Could MDMA Help Soldiers Treat PTSD? A Bitcoin Millionaire Just Donated $4 Million to Find Out

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A 1st Infantry Division soldier watches a brigade prepare for another tour of duty in Iraq August 13, 2009, at Fort Riley, Kansas. Chris Hondros/Getty

Efforts to make MDMA a treatment for post-traumatic stress disorder (PTSD) received a boost last week when a bitcoin millionaire announced that they had donated $4 million to research trials.

The Pineapple Fund was announced by an anonymous crypto-philanthropist in December. That bitcoiner has given $7.5 million in digital currency to charitable causes across the world and is hoping to give away all $86 million that he or she has pledged.

One of the ways the Pineapple Fund is seeking to enact some change is through scientific research to treat PTSD, specifically to the Multidisciplinary Association for Psychedelic Studies (MAPS).

According to its founder, known only as Pine, the fund will match another $4 million in donations to the project dollar for dollar before March 10, to ensure that it receives the further $8 million it needs to reach its $25 million target for Phase 3 of clinical research trials. The fund already donated $1 million to the trials in December.

"Prescription MDMA could be a gift to this world from the bitcoin community," The Pineapple Fund wrote on Reddit. "This is a scalable and financially sustainable structure that could kick start a renaissance in research into the therapeutic applications of many different psychedelics."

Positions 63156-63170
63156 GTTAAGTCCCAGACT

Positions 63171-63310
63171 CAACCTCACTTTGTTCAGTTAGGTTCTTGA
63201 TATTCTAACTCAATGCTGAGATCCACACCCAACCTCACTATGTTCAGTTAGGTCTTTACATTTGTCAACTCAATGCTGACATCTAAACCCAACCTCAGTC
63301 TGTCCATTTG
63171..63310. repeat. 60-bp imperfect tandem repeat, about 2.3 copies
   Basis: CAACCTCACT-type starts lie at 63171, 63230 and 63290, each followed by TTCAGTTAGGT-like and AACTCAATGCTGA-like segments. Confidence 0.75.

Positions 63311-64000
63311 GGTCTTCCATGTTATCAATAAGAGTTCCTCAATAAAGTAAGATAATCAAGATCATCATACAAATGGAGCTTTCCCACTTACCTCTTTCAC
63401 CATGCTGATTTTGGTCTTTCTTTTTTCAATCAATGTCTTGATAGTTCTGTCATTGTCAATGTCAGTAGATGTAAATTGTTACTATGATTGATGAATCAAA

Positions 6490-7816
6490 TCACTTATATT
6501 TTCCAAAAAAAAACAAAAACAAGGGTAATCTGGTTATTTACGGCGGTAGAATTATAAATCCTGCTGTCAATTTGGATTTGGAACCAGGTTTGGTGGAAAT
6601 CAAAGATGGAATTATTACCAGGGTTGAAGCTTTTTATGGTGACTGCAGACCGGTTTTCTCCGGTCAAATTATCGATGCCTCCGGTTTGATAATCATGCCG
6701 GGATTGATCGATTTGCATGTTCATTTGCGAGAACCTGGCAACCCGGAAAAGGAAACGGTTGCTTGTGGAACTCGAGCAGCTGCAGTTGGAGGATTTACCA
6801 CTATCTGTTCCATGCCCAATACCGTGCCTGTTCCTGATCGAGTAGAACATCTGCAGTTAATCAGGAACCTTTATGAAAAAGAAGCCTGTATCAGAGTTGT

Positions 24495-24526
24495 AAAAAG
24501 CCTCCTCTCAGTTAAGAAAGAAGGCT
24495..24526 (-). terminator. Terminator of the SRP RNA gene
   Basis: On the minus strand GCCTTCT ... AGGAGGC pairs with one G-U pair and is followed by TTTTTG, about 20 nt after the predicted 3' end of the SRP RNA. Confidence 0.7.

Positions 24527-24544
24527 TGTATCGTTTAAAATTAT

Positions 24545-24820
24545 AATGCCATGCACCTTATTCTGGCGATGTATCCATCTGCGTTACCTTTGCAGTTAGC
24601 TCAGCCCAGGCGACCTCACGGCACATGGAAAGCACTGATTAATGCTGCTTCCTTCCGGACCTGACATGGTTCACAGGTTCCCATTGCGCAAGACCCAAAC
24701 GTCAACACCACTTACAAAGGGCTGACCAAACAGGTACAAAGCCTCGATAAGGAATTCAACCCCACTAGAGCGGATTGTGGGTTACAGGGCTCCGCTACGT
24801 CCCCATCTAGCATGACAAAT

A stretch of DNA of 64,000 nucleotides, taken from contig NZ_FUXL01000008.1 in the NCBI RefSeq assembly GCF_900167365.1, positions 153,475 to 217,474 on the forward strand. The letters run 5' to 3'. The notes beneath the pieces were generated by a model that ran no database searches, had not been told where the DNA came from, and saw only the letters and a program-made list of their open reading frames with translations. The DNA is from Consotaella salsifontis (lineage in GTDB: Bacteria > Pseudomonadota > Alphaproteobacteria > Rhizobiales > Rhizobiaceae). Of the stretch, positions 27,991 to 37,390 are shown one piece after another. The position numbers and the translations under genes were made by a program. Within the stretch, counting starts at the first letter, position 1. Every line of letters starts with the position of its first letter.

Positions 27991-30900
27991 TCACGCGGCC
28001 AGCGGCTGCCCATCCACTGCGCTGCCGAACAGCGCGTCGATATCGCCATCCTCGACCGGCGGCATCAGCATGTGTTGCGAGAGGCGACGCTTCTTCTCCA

The National Center for PTSD, part of the U.S. Department of Veterans Affairs, estimates that around 8 million adults struggle with PTSD every year. Women are most at risk, with 10 of every 100 women developing PTSD in their lifetime, compared with around four of every 100 men.

These numbers rise significantly in the military, about 11-20 out of every 100 Veterans in the U.S. operations in Iraq from 2003 onward have suffered with PTSD every year.

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A 1st Infantry Division soldier watches a brigade prepare for another tour of duty in Iraq August 13, 2009, at Fort Riley, Kansas. Chris Hondros/Getty

MDMA, also known by its street names Molly and Ecstasy, could become accepted as a treatment for PTSD, treating victims of physical trauma on the battlefield or from violence at home, by the year 2021. The U.S. Food and Drug Administration (FDA) labeled it a breakthrough therapy in 2017.

"It is anticipated that MDMA, with its unique pharmacological mechanisms and administration in conjunction with psychotherapy, can improve upon existing first-line PTSD treatments in terms of side effect profiles, efficacy, and durability of remission," MAPS says on its website.

In a December Reddit post that was shared widely, Pine said: "I remember starting at bitcoin a few years ago. When bitcoin broke single digits for the first time, I thought that was a triumphant moment for bitcoin. I watched and admired the price jump to $15.. $20.. $30.. wow! Today, I see $17,539 per BTC (bitcoin).

"I still don't believe reality sometimes. Bitcoin has changed my life, and I have far more money than I can ever spend," they continued.

"My aims, goals, and motivations in life have nothing to do with having XX million or being the mega rich. So I'm doing something else: donating the majority of my bitcoins to charitable causes."

According to the Pineapple Fund website, it has donated $21,880,000 to charity and supported 28 charities at the time of writing.